Two, for young student activists currently involved in the global protests against Israel’s genocidal and apartheid regime, it is important to keep chipping away at it. There will inevitably be setbacks and change may not come immediately, but eventually critical mass will be reached. Despite the pressures (from institutions wielding power), despite the mischaracterisations of the movement (by the media and vested politicians), and despite the reactionary resistance to change (from those who stand to lose), the real power of moral clarity remains with those refusing to accept a genocide.

It’s also instructive to remember that Nelson Mandela — and his African National Congress — was labelled a ‘terrorist’ for the longest time by precisely those complicit Western powers that now refer to him as a saint. And that he never backed down from hitching the liberation of South Africa to the liberation of Palestine. Israel was a big supporter of the white apartheid regime.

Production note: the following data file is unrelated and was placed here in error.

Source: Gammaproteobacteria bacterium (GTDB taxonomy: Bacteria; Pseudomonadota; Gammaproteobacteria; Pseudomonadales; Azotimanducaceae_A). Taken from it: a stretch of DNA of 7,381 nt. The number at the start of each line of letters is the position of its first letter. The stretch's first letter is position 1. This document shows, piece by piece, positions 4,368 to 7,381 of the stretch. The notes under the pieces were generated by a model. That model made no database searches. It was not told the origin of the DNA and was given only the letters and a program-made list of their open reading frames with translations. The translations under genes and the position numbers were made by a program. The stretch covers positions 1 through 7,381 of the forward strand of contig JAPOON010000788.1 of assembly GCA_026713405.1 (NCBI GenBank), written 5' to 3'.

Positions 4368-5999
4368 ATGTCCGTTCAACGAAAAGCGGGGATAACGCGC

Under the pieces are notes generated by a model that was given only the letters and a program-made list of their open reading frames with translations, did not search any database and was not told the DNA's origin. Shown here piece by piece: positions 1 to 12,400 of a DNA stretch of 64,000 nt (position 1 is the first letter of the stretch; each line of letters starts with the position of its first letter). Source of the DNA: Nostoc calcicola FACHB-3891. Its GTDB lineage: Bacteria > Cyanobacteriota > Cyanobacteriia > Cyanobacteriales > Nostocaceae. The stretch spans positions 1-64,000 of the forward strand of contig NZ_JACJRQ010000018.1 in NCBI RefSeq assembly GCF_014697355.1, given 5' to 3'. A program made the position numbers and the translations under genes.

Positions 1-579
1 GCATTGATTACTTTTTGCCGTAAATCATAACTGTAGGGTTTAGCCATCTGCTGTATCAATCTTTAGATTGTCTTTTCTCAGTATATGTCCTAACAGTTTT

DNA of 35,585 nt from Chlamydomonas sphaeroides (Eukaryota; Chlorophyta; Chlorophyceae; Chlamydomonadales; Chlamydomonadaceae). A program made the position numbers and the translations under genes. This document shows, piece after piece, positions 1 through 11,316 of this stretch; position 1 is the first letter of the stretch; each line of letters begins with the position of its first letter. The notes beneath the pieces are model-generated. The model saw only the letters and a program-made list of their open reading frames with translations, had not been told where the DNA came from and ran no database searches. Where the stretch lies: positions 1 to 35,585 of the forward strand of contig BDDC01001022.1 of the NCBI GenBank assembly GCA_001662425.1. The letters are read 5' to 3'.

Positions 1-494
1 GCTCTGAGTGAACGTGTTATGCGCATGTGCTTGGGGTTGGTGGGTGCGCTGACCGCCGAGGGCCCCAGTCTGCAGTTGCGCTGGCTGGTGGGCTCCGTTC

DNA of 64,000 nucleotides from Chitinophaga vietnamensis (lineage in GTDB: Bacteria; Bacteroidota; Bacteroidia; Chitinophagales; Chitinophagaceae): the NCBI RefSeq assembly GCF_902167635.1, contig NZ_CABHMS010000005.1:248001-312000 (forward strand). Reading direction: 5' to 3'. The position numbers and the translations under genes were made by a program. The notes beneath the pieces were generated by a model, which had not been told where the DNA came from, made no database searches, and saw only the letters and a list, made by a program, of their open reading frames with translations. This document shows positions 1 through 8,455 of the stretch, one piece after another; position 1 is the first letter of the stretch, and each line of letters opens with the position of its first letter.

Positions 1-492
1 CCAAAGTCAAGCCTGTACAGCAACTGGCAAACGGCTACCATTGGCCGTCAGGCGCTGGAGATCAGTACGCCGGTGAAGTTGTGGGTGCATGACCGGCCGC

Ironically, the thing that Zionists have always hated the most is a comparison between Israel and apartheid South Africa. With their brutality in Gaza and the rest of Palestine, they have now successfully ensured that no one can ignore this comparison without being on the wrong side of history.

The writer is a journalist and filmmaker and Dawn’s Editor Magazines.
X: @hyzaidi

Published in Dawn, EOS, May 19th, 2024